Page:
Although it's a bit simplistic, generally, Venture Capitalists are investing to make as much money as soon as possible by encouraging businesses to 'swing for the fences'. They know that most will not succeed.
Most Angels, on the other hand, are looking to help give a leg up to budding entrepreneurs, hoping to repay their good fortune from previous successes.
A Startup Factory looks a lot like a mix of the two. Unlike an Incubator which helps entrepreneurs get started by providing office space and some assistance, a Startup Factory usually owns a large percentage (often a majority, sometimes 100%) of the companies it's 'nurturing'. Startup Factories are usually founded by successful entrepreneurs who hope to replicate their success by betting on multiple companies at the same time in a 'collaborative' environment.
For those of you who aren't familiar with Startup Factories, I highly recommend The Next Big Thing You Missed: Startup Factories by Issie Lapowsky of Wired.
Startup Factories have been around for a while. They seem to come in two Types:
- Those where ideas come from the Factory itself and are then grown into companies within the Factory (which may spin out once they're self-sufficient) taking advantage of the shared infrastructure offered by the Factory .
- Those that are more like incubators, bringing entrepreneurs under the umbrella of the factory to share resources (including design, engineering, marketing).
Startup Factories sound like they could be the perfect mix of Venture Capital, Angels, and Incubators.
So, should you join a Startup Factory? It certainly seems like you can reduce your risk of failure by getting help from those who've been there before. With the Factory's resources, you can leverage your own to focus on bringing your idea to fruition much sooner. A percentage of your company might be a small price to pay. And if you're someone who has an idea but is without a way to build it, or you're an engineer with the prototype but lacking the skills to put together a company and get your product to market, a Startup Factory is worth considering. But even in those situations, you should be careful.
If you join a Type 1 Startup Factory, you'll become part of their team. You may be an idea generator, a developer, a manager, a marketer, but the bottom line is that you'll be an employee. You need to look at the Startup Factory as the 'startup' that it is. You'll likely get a great salary and benefits and some stock options - maybe also some options in the companies within the factory. But your return on those options will obviously depend on success of the companies and of the Factory as a whole.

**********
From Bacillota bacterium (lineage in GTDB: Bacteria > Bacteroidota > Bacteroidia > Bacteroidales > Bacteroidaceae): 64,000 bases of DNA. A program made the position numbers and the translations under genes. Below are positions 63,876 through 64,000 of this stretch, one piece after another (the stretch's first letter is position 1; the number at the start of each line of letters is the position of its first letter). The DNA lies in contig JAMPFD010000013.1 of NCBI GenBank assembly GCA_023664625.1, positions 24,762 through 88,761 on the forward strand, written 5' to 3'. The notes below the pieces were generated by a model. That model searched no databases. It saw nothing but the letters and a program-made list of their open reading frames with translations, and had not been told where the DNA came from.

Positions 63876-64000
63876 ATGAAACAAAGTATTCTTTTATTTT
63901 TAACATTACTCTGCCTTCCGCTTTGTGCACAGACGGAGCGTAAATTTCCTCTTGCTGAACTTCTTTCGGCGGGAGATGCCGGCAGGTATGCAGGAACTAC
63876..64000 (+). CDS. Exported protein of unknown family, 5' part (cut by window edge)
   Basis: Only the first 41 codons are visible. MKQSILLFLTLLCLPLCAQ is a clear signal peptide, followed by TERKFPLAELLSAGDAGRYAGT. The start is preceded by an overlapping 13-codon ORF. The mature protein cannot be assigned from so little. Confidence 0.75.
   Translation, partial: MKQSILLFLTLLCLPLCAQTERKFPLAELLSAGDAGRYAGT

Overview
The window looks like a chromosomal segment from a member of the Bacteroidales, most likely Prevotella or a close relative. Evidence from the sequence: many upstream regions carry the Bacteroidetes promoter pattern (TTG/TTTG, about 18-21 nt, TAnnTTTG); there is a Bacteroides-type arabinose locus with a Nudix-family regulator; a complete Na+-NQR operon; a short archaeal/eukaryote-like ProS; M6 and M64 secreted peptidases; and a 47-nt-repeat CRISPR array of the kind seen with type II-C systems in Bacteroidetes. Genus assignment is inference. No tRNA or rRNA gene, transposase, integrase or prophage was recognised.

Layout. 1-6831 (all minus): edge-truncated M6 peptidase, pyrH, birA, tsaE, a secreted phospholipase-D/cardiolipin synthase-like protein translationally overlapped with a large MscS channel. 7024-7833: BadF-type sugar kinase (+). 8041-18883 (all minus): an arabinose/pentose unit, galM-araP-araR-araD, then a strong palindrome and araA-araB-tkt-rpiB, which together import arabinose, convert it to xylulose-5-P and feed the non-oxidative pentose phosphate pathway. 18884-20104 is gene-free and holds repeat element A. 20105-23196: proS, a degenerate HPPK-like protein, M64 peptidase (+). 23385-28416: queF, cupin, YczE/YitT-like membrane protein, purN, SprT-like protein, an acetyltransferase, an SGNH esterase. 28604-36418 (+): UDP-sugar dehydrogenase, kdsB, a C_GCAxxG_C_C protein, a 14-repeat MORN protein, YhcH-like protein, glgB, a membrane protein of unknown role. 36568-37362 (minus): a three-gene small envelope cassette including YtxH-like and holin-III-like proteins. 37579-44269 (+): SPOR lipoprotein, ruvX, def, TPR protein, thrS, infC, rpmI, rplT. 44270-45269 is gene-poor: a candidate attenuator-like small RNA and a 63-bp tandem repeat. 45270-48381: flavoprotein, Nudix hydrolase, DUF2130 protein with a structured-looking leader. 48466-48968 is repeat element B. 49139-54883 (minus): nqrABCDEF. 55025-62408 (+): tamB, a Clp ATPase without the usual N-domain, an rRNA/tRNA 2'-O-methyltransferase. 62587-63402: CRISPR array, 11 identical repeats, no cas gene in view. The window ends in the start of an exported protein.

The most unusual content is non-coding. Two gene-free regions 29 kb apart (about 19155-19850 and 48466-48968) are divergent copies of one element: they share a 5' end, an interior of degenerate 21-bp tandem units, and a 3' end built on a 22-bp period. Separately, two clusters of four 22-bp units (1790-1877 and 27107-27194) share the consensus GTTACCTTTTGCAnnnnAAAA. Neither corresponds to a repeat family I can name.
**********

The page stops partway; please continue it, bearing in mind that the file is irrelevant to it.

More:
If you join a Type 2 startup, be prepared to give up 50% of your ownership in exchange for seed funding and the help that the Factory will provide. If your idea and company takes off, you'll likely do quite well.
Unfortunately, the fact is, that aside from a few exceptions, Startup Factories don't have a great track record. In the Type 1 Factories, you often have a successful entrepreneur who is looking for the next great idea or trying out his own ideas in a venue that lets him hedge his bets. That isn't necessarily a formula for success. Experience shows that a startup requires 100% dedicated focus to have any chance of succeeding.
Also, for both Types of Startup Factories, if one of the startup companies begins to succeed, often most of the Factory's resources will move in that direction. In several Factories, the founders have actually left the Factory to focus on the one opportunity. If it was your company, you might be in luck. If not, you and your company may suddenly have the rug pulled out from under you.
And even if it is your startup that gets the attention, you may find yourself displaced as the Factory's founder(s) steps in.
I'm sure that many of the current Startup Factories will see more successes than they have so far. It certainly seems like combining Venture Capital, Angel and Incubator approaches should work. However, I'm afraid that with Startup Factories, many of the strengths of each may be lost. Although I'm not a fan of early stage Venture Capital, that swing for the fences approach is a strong motivator and sometimes leads to success. With Angels and Incubators, as an entrepreneur, you have the control you need to run your company. With everything on the line, you will work hard to succeed.
Maybe the Startup Factory provides too much of a safety net.
If you have a good idea and are motivated to build a company around it, I suspect there are better ways to get your startup off the ground.